32 Church Road, Mitcham. At corner with Church Place. Sold by Young & Co Brewery Plc in for October 2003 for £425,500 plus £67,106 VAT to Mitcham Bull Ltd.
No longer a pub, it has been converted to private flats. The building is locally listed, and Merton Council notes:
This is a two storey detached building, which has a high parapet which conceals the roof. There have been public houses on this site since at least the 18th century, and the existing building includes fragments from several different periods, including a weather boarded building with a brick chimney at the rear. The building on the frontage of the site is likely to be a nineteenth century structure.
In the Licensed Victuallers records for 1903, the Bull had no accomodation available for sleeping guests, had stabling for 6 horses, could provide teas and dinners if required, had 2 urinals and WC, and served the ordinary class of customers.
From Mitcham Cricket Green Community & Heritage:
Historical research dates a building on the site back to 1703 with first reference to the “Black Bull” in 1789
Oldest photo of Bull dates to 1860 with clear Georgian style & blind window filled in due to window tax Bull remodelled into Victorian style on ground floor at turn of century with moulded surrounds added to first floor windows
Final changes to Bull in 1960s adding softwood pilasters
License Transfer from William Spong to Talbot Masters in 1893:
license transfers. The following licenses were transferred:—The Rose and Crown, Carshalton, from Mary Mawer, deceased, to Charles Mawer, the administrator; the Swan, Mitcham, from Henry Arthur Vickery, deceased, to Alice Vickery ; the Bull, Mitcham, from William Spong to Talbot Masters ; the Ravensbury, Mitcham, from William Wood to George Williams ; the Ship beerhouse, Mitcham, from John Wallis to Thomas Owens; the Goat, Mitcham, from Talbot Masters to Young Waterman,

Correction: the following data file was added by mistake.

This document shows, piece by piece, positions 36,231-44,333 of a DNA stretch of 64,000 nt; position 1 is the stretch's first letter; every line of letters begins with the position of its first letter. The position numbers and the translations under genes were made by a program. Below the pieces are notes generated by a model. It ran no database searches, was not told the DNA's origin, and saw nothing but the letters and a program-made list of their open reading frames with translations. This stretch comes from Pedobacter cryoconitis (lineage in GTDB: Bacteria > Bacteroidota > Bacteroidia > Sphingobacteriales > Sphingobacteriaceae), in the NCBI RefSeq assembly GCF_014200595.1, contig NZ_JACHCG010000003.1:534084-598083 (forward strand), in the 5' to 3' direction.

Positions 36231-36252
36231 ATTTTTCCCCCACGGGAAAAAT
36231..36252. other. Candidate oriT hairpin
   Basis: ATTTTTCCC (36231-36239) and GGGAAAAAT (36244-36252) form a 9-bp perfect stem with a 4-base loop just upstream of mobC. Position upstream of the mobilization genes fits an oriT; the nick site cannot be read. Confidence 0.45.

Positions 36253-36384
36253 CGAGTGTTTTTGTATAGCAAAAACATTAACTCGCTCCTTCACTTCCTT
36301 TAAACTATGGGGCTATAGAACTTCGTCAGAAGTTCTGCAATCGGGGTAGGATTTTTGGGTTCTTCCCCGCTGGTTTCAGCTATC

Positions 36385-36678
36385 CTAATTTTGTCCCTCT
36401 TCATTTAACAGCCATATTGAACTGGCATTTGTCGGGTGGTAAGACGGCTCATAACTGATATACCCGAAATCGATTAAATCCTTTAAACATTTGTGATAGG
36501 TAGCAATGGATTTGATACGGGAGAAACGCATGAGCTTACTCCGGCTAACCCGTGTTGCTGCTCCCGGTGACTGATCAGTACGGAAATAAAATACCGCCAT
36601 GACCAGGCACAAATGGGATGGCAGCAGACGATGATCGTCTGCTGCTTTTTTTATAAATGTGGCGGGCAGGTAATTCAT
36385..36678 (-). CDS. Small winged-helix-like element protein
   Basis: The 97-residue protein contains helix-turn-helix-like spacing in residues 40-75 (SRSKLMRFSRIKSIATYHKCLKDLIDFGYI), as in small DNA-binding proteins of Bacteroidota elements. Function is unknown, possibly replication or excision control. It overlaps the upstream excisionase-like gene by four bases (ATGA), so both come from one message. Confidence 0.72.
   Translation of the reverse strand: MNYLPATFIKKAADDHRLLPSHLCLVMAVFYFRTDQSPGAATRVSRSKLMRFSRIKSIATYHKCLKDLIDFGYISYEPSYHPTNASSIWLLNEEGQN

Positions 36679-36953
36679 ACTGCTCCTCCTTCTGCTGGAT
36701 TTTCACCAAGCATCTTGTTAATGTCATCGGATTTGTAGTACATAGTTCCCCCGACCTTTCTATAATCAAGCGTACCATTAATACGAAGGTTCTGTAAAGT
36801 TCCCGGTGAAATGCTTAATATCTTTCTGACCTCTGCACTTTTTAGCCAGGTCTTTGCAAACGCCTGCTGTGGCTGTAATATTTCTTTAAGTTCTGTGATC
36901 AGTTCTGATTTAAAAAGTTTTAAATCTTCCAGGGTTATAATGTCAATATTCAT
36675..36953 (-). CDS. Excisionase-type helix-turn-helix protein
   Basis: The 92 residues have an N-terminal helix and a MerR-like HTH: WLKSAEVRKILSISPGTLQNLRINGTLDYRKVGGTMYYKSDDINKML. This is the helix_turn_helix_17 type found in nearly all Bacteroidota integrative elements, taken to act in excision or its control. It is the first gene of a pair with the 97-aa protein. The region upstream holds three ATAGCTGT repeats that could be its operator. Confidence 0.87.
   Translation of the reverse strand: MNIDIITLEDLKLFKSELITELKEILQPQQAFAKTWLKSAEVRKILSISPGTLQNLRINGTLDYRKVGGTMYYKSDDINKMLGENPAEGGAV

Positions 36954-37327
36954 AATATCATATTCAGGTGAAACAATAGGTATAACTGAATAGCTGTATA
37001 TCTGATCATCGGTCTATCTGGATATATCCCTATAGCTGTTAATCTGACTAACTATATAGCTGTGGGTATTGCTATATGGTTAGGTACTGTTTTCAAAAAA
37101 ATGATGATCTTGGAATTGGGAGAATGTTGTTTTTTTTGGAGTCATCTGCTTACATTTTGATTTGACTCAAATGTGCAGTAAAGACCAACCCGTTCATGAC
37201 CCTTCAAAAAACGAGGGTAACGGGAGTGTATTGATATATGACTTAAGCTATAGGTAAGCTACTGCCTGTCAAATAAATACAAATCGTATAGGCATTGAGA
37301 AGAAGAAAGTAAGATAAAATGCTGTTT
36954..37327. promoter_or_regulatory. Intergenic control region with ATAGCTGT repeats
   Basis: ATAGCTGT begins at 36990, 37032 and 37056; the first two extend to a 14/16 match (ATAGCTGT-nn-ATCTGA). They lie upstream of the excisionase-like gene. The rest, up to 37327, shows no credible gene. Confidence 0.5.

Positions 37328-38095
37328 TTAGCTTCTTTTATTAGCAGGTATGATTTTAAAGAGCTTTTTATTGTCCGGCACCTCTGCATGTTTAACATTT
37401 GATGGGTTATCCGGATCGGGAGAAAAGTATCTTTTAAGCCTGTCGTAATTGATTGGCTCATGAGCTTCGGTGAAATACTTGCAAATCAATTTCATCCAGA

Source: Sussex Agricultural Express – Tuesday 24 January 1893 from the British Newspaper Archive (subscription required)
From the Tithe Apportionment Map of 1846, the occupier of the land owned by Young & Bainbridge was James York. The land measured 1 rood and 20 square perches.
from the Surrey Petty Sessional Division records:
1903 George Henry SKILLERN
from the Electoral registers:
1911 to 1914 Andrew John HIGGS
No Electoral Registers during WW1
1918 to 1920 Thomas LAWFORD
1921 to 1936 Andrew John HIGGS
From street directories:
1839 : John BOREHAM
1851 : William BLANCHARD
1855 : Edwin TRIBE
1866 : Edwin TRIBE
1874 : Edwin TRIBE
1891 : Edwin TRIBE
1896 : Talbot MASTERS
1898 : T.W. MASTERS
1915 : Thomas LAWFORD
1925 : John HIGGS
1938 : John David HIGGS
Note that John HIGGS was more commonly known as Jack Higgs as shown in theis ad:
From newspaper articles
1945 : Alfred STONE – Mitcham News & Mercury 17/08/1945
From telephone directories:
1954 : A.J. JENNINGS
License Transfer Higgs to Lawford 25th September 1914
Note that Thomas Lawford was called up in 1917.
The name ‘Skillern’ can be made out above the entrance in this clip from around 1900:
Merton Memories Photos
Maps are reproduced with the permission of the National Library of Scotland.